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Wulfstan

Wulfstan male forename, name of two notable Anglo-Saxon clerics. Wulfstan (d. 1023), archbishop of York, was the author of Sermo Lupi ad Anglos ‘Address of Wulf to the English’, which depicts the destruction brought about by the Danish raids of the early 11th century.
St Wulfstan (c.1008–95), Benedictine monk, was bishop of Worcester; he was instrumental in ending the trade in slaves to Ireland, and was one of the Anglo-Saxon clergy who continued to hold office after the Conquest. His cult was early and popular. His feast day is 19 January.

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Wulfstan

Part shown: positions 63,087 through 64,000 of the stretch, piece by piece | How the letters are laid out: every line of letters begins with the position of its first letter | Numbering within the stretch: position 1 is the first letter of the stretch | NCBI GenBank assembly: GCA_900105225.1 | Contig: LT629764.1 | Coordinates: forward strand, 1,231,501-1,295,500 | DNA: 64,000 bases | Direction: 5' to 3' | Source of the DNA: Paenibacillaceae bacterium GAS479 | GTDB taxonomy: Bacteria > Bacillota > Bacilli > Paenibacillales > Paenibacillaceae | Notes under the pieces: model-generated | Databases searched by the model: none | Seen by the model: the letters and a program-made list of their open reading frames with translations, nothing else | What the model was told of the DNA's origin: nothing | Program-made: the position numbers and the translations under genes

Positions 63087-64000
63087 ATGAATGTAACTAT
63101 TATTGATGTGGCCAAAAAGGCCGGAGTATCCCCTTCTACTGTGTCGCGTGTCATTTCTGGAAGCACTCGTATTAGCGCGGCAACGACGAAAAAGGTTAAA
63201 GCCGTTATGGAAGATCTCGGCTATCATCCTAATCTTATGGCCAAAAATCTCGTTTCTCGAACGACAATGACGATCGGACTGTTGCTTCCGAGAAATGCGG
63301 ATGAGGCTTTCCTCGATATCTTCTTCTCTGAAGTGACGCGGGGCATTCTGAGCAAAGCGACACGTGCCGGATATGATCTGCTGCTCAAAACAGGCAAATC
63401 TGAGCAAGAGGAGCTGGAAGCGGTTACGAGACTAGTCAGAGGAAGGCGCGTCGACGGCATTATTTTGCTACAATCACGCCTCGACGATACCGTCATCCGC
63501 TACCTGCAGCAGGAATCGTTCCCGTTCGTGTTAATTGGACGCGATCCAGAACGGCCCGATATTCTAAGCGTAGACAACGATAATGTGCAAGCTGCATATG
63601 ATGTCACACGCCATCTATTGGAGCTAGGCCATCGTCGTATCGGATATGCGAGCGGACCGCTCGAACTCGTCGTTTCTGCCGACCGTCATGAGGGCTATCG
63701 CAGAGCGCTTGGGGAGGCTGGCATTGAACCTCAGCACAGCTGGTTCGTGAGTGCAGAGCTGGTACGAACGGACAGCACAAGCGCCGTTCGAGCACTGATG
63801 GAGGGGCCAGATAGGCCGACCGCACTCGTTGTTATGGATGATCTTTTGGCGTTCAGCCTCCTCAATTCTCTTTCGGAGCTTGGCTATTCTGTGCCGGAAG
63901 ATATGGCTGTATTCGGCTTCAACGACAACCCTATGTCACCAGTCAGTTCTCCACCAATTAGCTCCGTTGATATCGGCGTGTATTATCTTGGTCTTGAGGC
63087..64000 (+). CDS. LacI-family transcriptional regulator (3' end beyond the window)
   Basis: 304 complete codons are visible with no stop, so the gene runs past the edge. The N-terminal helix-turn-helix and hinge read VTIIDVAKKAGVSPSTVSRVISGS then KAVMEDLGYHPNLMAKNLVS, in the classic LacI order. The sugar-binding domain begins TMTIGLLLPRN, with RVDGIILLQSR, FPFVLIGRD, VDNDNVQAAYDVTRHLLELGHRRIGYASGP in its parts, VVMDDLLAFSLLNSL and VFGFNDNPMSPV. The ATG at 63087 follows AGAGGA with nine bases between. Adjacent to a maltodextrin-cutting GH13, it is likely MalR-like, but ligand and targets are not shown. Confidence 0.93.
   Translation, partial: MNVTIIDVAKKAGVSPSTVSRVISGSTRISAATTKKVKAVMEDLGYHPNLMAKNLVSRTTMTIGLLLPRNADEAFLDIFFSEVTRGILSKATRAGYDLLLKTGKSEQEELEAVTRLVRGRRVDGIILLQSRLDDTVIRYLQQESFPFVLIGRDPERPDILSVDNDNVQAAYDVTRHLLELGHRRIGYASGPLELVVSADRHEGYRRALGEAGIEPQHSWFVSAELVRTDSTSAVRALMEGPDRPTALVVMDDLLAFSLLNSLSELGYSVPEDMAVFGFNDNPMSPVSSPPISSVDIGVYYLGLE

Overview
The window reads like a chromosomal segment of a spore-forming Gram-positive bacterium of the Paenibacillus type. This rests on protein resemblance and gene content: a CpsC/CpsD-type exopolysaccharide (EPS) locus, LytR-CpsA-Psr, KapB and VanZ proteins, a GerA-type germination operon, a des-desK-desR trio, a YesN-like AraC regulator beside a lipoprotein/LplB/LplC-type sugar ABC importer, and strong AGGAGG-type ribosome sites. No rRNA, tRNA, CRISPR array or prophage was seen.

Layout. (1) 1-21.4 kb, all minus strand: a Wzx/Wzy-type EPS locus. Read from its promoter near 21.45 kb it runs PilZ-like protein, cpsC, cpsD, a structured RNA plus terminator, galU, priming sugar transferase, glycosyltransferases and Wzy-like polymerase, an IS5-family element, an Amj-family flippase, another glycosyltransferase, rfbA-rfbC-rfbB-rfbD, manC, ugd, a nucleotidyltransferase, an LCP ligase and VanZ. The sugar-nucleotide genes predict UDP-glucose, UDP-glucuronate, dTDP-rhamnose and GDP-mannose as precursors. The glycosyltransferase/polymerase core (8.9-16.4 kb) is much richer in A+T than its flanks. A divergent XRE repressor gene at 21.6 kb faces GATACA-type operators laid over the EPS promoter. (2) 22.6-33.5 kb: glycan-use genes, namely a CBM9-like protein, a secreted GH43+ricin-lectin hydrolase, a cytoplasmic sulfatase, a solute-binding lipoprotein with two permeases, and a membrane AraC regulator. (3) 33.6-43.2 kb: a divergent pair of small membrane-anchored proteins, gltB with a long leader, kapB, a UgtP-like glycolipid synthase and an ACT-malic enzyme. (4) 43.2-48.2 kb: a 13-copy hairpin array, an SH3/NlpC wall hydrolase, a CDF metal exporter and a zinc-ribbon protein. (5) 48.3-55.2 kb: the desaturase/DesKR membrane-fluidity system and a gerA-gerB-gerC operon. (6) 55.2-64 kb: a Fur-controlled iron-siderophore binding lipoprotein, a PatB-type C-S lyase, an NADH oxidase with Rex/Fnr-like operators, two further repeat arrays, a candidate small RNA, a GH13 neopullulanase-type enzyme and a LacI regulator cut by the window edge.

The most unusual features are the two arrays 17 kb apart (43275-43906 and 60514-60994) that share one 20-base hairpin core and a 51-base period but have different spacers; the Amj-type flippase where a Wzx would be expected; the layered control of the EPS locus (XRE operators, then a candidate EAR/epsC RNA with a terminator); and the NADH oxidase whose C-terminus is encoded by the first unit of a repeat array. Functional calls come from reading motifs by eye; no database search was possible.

Wulfstan, d. 1023, English churchman, archbishop of York (1003–1023) and bishop of Worcester, whose Latin name was Lupus. He is buried at Ely. Homilies are attributed to him, but most of them are doubtful; from them as from those of Ælfric written for Wulfstan, many details of English law were derived. A homily on the millennium in English alliterative prose, styled Lupi sermo ad Anglos [Wulfstan's address to the English], is usually ascribed to him.

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